Mammography is the most important and effective method of detecting breast
cancer at an early stage when it is most treatable. In honor of Breast
Cancer Awareness Month, the American Cancer Society has shared this list
of seven things all women should know about getting a mammogram:
1. What is a mammogram?
A mammogram is an x-ray of the breast that’s used to find breast
changes. X-rays were first used to examine breast tissue nearly a century
ago. Today, the x-ray machines used for mammograms produce lower energy
x-rays and expose the breast to much less radiation compared with those
in the past.
2. Where to get it
Find a center that specializes in mammograms. The US Food and Drug Administration
certifies mammogram facilities that meet high professional standards of
quality and safety. (MCMC is FDA/MQSA-certified.) When you find a facility
you like, stick with it. Having all your mammograms at the same facility
will make it easier for doctors to compare images from one year to the
next. If you’ve had mammograms done at other facilities, have those
images sent to your new facility.
3. When to schedule it
It’s best to schedule your mammogram about a week after your menstrual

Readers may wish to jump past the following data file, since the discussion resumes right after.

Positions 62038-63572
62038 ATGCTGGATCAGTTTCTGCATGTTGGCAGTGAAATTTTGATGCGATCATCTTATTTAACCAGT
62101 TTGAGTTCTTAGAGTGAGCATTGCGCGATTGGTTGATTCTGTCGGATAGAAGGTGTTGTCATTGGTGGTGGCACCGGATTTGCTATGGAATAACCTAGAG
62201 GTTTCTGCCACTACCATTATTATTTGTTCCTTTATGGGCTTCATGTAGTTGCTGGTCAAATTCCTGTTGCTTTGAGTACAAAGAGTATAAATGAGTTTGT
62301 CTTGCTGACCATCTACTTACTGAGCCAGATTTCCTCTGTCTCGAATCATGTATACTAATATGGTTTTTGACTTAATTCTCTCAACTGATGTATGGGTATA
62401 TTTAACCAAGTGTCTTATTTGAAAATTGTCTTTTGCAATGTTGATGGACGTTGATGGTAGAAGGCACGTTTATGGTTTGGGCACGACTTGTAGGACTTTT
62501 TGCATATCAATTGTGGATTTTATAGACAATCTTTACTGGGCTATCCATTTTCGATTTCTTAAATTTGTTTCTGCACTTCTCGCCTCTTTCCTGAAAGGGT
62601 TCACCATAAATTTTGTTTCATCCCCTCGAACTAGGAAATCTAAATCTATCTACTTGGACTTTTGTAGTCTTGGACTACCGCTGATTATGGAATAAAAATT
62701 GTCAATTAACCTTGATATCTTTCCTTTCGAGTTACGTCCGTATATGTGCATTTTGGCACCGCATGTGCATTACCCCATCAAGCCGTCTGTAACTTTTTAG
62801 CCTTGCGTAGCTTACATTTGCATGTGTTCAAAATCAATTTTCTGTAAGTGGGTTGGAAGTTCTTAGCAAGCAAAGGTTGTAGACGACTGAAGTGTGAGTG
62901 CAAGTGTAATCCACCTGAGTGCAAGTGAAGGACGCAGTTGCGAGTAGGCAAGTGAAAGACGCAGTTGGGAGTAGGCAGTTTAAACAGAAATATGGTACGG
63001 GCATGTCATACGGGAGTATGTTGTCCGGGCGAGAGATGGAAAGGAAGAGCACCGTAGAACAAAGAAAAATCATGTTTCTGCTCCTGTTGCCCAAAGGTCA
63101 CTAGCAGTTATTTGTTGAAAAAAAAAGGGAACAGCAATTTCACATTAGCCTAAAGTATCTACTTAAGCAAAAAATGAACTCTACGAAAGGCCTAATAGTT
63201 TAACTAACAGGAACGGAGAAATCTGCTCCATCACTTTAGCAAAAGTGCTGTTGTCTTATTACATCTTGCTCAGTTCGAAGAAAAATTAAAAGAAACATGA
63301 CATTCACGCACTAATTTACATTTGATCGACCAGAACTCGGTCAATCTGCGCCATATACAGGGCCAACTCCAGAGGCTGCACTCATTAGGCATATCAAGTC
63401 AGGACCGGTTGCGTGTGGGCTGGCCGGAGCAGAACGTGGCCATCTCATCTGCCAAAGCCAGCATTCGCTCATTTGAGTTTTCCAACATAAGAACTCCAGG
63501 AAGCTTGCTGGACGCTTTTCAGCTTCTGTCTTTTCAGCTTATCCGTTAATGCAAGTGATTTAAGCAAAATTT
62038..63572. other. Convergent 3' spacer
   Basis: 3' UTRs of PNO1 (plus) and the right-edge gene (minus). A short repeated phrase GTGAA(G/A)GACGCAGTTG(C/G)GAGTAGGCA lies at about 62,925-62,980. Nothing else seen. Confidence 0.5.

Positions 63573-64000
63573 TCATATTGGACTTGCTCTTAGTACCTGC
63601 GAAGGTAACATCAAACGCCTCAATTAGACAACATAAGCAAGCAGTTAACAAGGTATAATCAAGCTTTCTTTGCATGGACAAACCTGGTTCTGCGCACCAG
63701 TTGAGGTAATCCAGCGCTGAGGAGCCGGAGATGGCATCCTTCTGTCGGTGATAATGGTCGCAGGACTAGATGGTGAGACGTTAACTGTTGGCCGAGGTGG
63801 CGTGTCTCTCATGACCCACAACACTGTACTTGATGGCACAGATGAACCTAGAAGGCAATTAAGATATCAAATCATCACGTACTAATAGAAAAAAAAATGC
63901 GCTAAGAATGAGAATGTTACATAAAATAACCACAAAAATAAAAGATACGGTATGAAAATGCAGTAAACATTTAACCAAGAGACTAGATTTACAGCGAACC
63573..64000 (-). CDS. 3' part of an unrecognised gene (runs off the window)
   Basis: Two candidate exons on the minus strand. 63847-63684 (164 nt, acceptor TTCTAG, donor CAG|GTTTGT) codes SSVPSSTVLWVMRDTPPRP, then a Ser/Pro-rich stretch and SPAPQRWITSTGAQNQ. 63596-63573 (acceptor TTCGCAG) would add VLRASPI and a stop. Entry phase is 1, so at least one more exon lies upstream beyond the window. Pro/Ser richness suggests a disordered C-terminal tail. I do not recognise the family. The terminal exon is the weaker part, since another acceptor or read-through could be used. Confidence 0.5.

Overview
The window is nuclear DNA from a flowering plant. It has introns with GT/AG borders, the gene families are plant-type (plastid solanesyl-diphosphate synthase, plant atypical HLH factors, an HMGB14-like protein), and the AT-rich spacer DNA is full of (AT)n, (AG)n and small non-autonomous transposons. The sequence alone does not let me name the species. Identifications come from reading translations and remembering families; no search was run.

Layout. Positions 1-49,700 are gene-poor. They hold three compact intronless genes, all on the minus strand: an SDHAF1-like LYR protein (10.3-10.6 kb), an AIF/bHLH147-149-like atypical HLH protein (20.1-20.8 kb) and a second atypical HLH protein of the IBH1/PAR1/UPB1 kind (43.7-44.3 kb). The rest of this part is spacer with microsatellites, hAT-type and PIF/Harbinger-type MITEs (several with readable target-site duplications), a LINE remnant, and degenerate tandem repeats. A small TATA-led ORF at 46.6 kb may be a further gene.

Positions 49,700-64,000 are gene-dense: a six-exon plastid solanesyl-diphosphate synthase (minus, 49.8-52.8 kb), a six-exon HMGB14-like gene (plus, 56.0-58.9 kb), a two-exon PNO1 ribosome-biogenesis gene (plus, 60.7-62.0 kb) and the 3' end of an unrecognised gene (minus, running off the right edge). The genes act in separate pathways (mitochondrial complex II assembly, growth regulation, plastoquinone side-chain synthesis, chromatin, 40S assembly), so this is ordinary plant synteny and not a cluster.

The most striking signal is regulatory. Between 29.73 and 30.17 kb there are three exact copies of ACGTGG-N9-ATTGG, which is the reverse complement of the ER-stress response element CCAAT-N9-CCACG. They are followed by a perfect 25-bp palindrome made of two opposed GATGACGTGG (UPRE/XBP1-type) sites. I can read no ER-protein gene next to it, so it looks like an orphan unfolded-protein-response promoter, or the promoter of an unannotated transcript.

period. Your breasts won’t be as tender or swollen, which means
less discomfort during the x-ray.
4. What (and what not) to wear
Wear a 2-piece outfit (top and bottom, not a dress) because you will need
to remove your top and bra. Do not apply deodorant, antiperspirant, powder,
lotion, or ointment on or around your chest on the day of your mammogram.
These products can appear as white spots on the x-ray.
5. What to expect
The entire procedure takes about 20 minutes. The breast is compressed between
two plastic plates for a few seconds while an x-ray is taken. It’s
repositioned (and compressed again) to take another view. This is then
done on the other breast. Flattening the breast can be uncomfortable but
is needed to provide a clearer view. (MCMC uses the latest technology
that was specially designed for women’s comfort.)
6. Getting the results
You should get your results within 10 days. If doctors find something suspicious,
you’ll be contacted to take new pictures or get other tests. But
that doesn’t mean you have cancer. A suspicious finding may just
be dense breast tissue or a cyst. Other times, the image just isn’t
clear and needs to be retaken. If this is your first mammogram, your doctor
may want to look at an area more closely simply because there is no previous
mammogram for comparison.
7. What you pay
Screening mammograms are covered by insurance every 1-2 years for women
over 40. For uninsured or low-income women, free or low-cost mammogram
services are available. Call 541-506-6407 to find out if you qualify for
a free mammogram.
The Breast Center at MCMC is accredited by the National Accreditation Program
for Breast Center (NAPBC) and offers the latest technology in breast cancer
detection. For more information or to schedule a mammogram, call 541.298.4000.
cancer.org/FightBreastCancer for more breast cancer information and support.